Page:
The fast-consolidating health insurance industry is about to be rocked by another mega-merger, according to published reports.
UPDATE: Anthem Inc. on Friday made the deal official, announcing that it had acquired Cigna for $54.2 billion. Anthem's press release on the deal is here.
The fast-consolidating health insurance industry is about to be rocked by another mega-merger.
The Wall Street Journal on Wednesday reported that Indianapolis-based Anthem Inc. is preparing to announce a purchase of Cigna Corp., the Connecticut-based insurance giant, for $48 billion.
The Journal said the deal could be announced as soon as Thursday afternoon. If the deal goes through, the combined Anthem-Cigna would have a membership of 53.2 million, making it the largest of what would become the nation’s “Big Three” health insurers.
The deal comes less than a month after Aetna Inc. agreed to buy Humana Inc. for $34 billion.
UnitedHealth Group would become the second-largest insurer by membership, but the largest by revenue, according to the Journal’s calculations.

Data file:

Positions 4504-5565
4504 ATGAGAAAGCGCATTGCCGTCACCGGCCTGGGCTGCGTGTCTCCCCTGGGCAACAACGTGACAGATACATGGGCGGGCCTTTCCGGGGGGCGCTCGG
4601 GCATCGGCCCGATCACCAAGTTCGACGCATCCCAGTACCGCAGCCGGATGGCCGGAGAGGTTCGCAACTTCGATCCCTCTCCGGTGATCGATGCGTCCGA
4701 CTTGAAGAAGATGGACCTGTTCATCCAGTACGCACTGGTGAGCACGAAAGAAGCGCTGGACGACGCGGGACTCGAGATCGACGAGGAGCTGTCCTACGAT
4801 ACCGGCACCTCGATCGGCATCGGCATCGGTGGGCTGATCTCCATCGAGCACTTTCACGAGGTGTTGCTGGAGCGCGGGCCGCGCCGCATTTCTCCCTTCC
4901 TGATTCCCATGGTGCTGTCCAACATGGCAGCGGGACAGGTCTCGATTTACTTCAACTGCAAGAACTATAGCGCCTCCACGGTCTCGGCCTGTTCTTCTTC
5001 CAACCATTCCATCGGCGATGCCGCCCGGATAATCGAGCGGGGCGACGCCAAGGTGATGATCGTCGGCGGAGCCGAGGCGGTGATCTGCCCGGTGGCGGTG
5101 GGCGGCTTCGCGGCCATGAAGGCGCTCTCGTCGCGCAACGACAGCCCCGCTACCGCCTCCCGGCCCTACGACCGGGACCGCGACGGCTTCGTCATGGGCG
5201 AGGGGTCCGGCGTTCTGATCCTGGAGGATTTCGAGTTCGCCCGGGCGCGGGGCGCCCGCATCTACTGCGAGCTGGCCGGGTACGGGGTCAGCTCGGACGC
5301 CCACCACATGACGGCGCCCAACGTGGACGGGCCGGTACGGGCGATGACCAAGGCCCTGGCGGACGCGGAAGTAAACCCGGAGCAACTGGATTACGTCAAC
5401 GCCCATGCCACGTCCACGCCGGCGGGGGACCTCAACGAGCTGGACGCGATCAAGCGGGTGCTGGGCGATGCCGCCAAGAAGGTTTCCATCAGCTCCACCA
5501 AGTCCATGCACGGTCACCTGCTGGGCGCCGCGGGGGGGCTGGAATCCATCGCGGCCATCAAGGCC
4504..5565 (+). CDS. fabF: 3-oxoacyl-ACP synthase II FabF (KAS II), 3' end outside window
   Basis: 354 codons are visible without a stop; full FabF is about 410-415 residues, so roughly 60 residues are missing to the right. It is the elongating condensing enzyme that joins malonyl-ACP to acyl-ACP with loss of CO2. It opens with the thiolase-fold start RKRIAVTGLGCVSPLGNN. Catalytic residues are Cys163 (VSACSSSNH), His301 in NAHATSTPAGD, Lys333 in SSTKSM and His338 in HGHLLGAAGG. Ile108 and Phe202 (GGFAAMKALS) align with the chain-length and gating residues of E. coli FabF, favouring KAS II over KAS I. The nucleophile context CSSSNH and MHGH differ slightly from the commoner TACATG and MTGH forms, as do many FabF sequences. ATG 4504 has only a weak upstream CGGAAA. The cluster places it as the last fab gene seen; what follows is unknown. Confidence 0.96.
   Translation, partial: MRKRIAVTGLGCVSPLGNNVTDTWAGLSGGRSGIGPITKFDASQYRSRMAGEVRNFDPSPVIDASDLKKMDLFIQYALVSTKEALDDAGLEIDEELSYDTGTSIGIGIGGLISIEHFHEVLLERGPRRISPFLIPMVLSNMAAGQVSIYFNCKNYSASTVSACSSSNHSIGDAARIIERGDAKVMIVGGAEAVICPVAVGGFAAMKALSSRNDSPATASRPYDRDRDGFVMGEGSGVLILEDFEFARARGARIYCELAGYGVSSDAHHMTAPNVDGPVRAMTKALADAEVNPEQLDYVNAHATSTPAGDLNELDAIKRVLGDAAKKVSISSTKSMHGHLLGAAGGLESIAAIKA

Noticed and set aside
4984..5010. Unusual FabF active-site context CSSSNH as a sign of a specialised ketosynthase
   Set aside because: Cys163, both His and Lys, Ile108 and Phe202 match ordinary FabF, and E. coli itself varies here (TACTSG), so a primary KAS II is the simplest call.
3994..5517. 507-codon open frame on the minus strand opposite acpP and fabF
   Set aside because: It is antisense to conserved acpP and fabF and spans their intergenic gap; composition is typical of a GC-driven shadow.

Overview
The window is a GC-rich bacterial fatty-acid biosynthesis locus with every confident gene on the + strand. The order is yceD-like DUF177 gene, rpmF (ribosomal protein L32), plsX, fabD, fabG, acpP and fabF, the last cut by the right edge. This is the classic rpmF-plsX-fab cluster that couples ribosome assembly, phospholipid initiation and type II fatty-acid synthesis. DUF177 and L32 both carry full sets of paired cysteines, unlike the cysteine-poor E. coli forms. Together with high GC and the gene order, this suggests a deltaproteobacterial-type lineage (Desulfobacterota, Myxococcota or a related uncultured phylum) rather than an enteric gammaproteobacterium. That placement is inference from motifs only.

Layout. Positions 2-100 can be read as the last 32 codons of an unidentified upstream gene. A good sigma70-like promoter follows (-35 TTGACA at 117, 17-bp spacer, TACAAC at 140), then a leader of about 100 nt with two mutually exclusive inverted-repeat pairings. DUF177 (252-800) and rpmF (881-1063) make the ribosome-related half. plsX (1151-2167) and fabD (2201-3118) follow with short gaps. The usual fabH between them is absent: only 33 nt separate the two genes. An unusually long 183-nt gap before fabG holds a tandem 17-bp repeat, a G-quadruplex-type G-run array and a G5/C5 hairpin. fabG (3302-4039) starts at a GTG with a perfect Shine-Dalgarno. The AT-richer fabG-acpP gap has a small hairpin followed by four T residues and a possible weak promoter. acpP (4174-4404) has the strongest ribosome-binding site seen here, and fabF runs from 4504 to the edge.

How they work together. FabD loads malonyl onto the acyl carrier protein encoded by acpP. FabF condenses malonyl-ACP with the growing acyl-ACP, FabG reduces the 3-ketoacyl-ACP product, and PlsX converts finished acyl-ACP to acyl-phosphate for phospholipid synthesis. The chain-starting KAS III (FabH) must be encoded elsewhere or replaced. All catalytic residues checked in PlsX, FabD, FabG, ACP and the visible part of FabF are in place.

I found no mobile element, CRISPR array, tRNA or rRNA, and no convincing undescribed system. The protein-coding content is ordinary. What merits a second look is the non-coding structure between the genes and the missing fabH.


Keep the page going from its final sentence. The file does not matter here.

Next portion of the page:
The rush to consolidate has much to do with the Affordable Care Act, which was upheld by the Supreme Court last month. The act’s individual mandate means millions of Americans will get insurance, either through Medicaid expansion or by buying individual plans from private insurers.
While the new membership is a boost to insurers, the ACA also brought with it a number of costly regulations, such as caps on the amount of profit an insurer can make from a Medicare patient. Consolidation among insurers is expected to help them amass efficiencies and bargaining power.
The massive mergers also raise antitrust concerns, and it’s expected that Anthem-Cigna deal would face heavy scrutiny from regulators. However, the Financial Times reported earlier this month that it’s unlikely regulators will block any such merger outright. Instead, they’ll likely require the companies to make concessions or disposals to alleviate concerns about market domination.
The proposed Anthem-Cigna deal values Cigna shares at about $188. That’s up from an offer of $184 per share that was rejected by Cigna back in June. The Journal said another sticking point had been what role, if any, Cigna’s current CEO would play in the new company. However, it appears that issue has been resolved.
As of noon Eastern time, Cigna’s shares were up about 3%.